and three different kinds of sit ups, a minute of plank pose

and we’re DONE.  All rounds of every exercise are three minutes, just like boxing rounds in a standard match.  Every round of exercise is capped off with fifteen jumping jacks and ten squats as well, just to keep it moving. 

After being a runner for several years I was in fairly decent shape when I took on the boxing regime, so my stamina wasn’t an issue.  But my coordination problems made learning the punch combinations challenging, and jumping rope was an aggravating impossibility at first.  It was six minutes of pure frustration, punctuated by whipping my legs with the jumprope, further cementing my anxiety and disappointment with myself.  A majority of fitness instructors I’d had in the past would take to barking instructions on how to do things the right way at me, to no avail. I’d just shut down after getting yelled at.  I started noticing that when I would make mistakes while working with Freddie, he would simply stop me, and we’d do it over.  He wouldn’t sigh or make any sort of face indicating displeasure or exasperation or comment in anyway that was negative.  We’d just stop and do it over, however many times it took until I did it correctly.  Freddie also gave my mind a work out, discussing how the better boxer is not the tougher one, but the smarter one.  I found the mix of strategy and footwork to be akin to playing chess while dancing, with the mind and body finding harmony working together in unison.  After much practice, I started picking up the punching combinations more easily, which Freddie always took note of and commented on positively.  In my early struggles with the jumprope, he would tell me repeatedly in a calm voice, “You control the rope, you control your legs.  You just have to get those two things to work together."  And slowly but surely, those things did start working together. I now can jump rope fairly smoothly for much of the six minutes, and I whip myself with the jumprope much less now.  

I love it when a plan comes together

My love of boxing got a serious boost during a recent trip to Louisville, when I visited the Muhammad Ali Center.  Ali was not only an amazing athlete, but an artist, an activist, and a philanthropist. Wise and courageous (and so PRETTY!), the man continues to be an inspiration.  
A sports star that's truly worthy of hero worship, a man who taught me that there ain't nothing wrong with going down, it's when you stay down that you run into trouble.

So I opted not to get discouraged, even on days when the gym just beat the shit out of me, instead of the other way around.  At no point have I felt judged by Freddie, or anyone else in the gym for that matter.  I often get high fives and words of encouragement from the other staff and sometimes the other patrons of the gym.  Freddie trains many women who fight as amateurs, who are strong and beautiful and awe inspiring to watch as they spar with men who are much bigger than they are.  Again, it's not the size of the dog in the fight, but the size of the fight in the dog.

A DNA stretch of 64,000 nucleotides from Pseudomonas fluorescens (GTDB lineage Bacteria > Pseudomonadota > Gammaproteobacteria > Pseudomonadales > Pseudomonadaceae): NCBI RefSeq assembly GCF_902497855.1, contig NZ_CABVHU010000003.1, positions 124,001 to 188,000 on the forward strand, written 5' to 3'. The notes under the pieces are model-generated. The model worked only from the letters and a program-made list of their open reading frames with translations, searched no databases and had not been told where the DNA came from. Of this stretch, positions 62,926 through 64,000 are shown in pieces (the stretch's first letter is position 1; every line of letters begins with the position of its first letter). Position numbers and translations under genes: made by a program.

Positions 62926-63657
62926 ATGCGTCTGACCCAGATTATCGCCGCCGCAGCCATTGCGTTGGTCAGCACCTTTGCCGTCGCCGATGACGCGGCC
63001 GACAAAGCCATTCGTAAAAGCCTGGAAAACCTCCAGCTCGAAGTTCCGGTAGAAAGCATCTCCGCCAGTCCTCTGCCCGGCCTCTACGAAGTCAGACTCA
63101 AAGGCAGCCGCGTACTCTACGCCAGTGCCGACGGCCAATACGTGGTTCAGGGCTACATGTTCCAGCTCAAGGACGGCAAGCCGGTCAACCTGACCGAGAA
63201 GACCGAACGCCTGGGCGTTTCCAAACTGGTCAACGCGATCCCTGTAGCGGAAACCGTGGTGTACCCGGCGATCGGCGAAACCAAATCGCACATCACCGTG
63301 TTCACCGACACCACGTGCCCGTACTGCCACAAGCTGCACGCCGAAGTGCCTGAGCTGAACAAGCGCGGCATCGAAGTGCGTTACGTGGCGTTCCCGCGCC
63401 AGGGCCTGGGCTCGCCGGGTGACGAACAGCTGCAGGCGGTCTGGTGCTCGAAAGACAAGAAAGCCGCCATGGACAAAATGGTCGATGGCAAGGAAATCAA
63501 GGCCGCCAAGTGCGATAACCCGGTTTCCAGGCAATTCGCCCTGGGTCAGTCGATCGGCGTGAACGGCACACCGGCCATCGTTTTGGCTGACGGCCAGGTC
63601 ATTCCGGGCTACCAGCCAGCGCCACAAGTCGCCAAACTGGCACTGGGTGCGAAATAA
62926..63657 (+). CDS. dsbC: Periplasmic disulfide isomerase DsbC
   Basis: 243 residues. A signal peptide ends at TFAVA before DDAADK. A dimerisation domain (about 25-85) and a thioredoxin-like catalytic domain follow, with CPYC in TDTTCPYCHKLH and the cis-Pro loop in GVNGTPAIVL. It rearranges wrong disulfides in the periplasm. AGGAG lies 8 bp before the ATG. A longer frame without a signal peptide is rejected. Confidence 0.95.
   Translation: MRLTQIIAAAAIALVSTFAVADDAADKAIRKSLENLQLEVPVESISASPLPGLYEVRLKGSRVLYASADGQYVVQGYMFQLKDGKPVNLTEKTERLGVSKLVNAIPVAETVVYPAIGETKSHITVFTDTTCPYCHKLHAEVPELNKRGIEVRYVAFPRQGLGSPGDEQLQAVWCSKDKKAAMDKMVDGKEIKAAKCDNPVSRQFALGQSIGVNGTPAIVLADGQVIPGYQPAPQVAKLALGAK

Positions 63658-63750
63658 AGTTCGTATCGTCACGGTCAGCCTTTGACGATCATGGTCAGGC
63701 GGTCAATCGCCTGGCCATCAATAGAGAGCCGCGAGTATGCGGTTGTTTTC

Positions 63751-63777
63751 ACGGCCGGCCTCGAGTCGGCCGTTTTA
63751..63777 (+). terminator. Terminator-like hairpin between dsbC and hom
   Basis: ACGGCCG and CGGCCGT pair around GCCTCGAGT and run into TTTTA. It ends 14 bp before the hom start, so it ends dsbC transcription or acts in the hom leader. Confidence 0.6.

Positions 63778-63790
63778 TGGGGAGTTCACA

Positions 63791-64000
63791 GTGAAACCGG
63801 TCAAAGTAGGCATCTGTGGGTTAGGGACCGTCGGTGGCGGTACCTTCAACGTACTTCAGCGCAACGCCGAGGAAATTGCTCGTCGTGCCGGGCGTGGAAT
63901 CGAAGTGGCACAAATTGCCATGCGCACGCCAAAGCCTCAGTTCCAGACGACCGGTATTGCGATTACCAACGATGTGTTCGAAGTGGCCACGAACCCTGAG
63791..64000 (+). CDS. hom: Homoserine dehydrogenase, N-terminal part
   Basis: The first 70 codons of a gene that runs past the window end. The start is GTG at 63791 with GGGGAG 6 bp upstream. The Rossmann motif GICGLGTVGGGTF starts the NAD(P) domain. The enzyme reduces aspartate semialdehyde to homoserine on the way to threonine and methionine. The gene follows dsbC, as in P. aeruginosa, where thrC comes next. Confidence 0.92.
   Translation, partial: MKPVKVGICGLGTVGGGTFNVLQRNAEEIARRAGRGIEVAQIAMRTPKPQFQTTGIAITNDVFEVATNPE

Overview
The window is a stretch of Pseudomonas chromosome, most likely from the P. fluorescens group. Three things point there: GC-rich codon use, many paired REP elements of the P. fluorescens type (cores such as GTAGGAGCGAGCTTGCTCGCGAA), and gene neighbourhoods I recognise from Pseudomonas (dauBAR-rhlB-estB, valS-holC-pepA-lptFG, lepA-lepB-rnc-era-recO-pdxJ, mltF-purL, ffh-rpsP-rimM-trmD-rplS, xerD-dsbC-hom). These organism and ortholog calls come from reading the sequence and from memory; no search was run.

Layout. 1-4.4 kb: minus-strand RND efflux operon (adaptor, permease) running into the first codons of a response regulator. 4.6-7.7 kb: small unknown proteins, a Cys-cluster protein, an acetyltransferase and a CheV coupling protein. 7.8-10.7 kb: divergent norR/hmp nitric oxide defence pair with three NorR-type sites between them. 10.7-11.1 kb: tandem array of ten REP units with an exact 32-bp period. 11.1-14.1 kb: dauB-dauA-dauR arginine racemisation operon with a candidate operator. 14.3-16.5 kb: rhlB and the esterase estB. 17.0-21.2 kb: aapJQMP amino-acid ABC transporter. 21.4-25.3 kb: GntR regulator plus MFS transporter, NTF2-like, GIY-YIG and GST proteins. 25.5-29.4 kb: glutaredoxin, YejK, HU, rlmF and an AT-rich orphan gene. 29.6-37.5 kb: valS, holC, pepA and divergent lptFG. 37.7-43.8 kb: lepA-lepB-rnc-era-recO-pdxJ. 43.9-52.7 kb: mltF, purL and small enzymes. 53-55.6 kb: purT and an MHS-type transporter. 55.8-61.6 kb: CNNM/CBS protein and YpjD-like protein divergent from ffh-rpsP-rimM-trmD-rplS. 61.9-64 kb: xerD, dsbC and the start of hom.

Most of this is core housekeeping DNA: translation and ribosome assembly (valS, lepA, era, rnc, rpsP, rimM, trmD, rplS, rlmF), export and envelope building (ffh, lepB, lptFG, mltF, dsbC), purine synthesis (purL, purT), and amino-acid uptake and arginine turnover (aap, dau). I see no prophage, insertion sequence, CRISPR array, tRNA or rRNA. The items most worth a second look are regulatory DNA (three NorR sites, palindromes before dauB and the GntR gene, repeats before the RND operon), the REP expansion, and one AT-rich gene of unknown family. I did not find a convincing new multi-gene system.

A couple of months into the training, I noticed that not only were the exercises much easier to perform, but my confidence while tackling new exercises was enhanced. Freddie taught me not only how to be a boxer, but how to be a teacher. I’m sure I won’t ever be skilled enough to fight someone else in any official capacity, but I fought my fear of all things athletic and emerged victorious.  I think Cus D’amato would approve.

Photo credits:  Gym photos by Jill Howe, Ali Center photos by Chuck Sudo.


  1. It's great that you found a coach who doesn’t only take boxing as a sport, but a discipline as well. Boxing is not just an ordinary sport; it is a challenge that will definitely test both your physical and mental stamina. Just imagine the heavy routine and activities you have to perform during training! Anyway, the secret here is having a strong determination. If you don’t have it, the routine will always be difficult. All the best!

    Barbara Cales @ Legends Boxing Gym

  2. Having a good trainer is the key to succeed. Especially in the field of boxing, because your trainer will be the one to guide and teach you all the techniques you need to know. And I’m glad that you found yours through Freddie. This definitely gave you a huge advantage in becoming a good boxer and teacher.

    Conrad Mills @ Toronto Top Team